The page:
The Silence of God: The Robert Webber Wheaton Chapel Sermon of 1970

Microphone (2)Audio Content: Some call it famous, others infamous, but whatever you call it, the sermon that Robert Webber gave at Wheaton College’s November 5, 1970, chapel service was highly influential. Titled “The Silence of God,” the speech had a huge impact on the campus and affected students and faculty for days on end.

BobWebberSideComing at the time of great unrest and change in our nation, both politically and theologically, Webber spoke honestly, transparently, and passionately about the ways that modern evangelicalism was failing and falling short. He also spoke emotionally about his own struggles in the faith. Readers of Webber’s later works will hear the first echoes of important themes he held to and championed throughout his academic career.

You’ll also hear plenty that caused a stir at the time: “The answer is not the answer.” “God is dead and we are also dead.” “We should stop preaching the gospel.” Sound intriguing?

EvangelicalsOnTrailBob writes about the experience in his groundbreaking book Evangelicals on the Canterbury Trail: He had been asked to speak on the topic, “Where is evangelicalism going in the 1970s?” but as he prepared for the sermon, the more troubled he became. The “answers” were not satisfactory. He writes, “Then, in a moment of conviction, I stood to my feet, grabbed the answer part of my sermon in both hands, and vigorously crumpled the papers. Raising my right hand and arm high above my head, I tossed those answers with all my power into the wastebasket. I dropped back into my chair and sobbed for several hours. I had thrown away my answers. I had rid myself of a system in which God was comfortably contained.”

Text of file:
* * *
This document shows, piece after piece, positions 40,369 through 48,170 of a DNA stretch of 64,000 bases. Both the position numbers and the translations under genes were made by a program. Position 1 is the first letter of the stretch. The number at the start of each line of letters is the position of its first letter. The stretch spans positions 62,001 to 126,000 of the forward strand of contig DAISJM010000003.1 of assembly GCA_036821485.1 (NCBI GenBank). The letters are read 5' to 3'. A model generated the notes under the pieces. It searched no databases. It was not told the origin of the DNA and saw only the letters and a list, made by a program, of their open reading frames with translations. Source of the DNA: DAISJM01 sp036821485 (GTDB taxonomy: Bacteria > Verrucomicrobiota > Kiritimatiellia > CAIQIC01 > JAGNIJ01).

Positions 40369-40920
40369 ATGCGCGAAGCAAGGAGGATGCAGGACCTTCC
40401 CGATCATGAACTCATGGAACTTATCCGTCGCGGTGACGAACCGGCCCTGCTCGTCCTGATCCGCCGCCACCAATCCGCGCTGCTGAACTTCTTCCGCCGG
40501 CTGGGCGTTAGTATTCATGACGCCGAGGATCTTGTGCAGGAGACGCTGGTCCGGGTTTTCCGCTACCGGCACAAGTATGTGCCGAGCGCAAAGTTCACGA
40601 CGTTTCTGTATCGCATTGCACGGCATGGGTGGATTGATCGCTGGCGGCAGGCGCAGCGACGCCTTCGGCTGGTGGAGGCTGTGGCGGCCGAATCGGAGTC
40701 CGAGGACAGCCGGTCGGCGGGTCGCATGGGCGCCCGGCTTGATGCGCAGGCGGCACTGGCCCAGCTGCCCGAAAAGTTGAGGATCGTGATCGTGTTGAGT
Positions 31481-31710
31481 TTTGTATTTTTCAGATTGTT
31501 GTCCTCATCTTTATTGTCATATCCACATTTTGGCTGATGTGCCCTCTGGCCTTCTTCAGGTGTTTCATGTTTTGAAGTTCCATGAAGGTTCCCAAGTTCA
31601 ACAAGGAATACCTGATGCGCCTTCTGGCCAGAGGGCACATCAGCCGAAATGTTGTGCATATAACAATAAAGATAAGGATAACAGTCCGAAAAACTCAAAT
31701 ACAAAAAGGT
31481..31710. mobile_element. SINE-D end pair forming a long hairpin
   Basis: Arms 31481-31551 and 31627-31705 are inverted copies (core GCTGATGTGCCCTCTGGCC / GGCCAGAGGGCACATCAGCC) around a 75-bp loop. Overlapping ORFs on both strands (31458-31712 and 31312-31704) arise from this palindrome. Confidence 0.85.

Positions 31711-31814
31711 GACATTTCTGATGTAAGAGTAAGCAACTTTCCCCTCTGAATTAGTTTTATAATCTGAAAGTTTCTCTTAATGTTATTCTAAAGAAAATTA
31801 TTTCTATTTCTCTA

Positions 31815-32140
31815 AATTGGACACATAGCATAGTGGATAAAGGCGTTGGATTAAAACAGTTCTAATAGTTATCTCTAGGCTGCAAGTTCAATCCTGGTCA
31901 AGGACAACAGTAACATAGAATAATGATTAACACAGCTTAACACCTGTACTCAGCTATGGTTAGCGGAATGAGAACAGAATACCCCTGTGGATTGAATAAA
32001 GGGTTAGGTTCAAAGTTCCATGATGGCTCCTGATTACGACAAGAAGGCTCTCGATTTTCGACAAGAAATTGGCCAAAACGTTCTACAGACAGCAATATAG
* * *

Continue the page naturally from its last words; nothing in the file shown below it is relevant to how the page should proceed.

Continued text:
On the morning of the sermon, and after delivering the first part of his text, an evaluation of contemporary culture and the questions that Christianity had to address, he stopped cold: “Then I closed my notebook, looked at [the students] directly, and told them what had happened to me. I told them that the answers don’t work, that what we need is not answers about God but God himself. And I told them how God was more real to me in his silence than he had been in my textbook answers. My God was no longer the God you could put on the blackboard or the God that was contained in a textbook, but a maverick who breaks the boxes we build for him.”

Access to the audio file is presented here (below) for Contributing Members of the Ancient-Future Faith Network. Please also find a personal recollection and story from Bob’s widow, Joanne, and Bob’s official Wheaton faculty photo from 1968, two years before the chapel sermon. Click on the play button in the audio player below to hear this groundbreaking and historic sermon:


RobertWebber1968WheatonSmaller“The Silence of God.” Robert E. Webber. November 5, 1970. Chapel, Wheaton College. From the Wheaton College Archives and Special Collections. The Ancient-Future Faith Network does not claim copyright over this material. Access for this particular copy was given to the AFFN by Joanne Webber. It is presented here without edits or signal processing.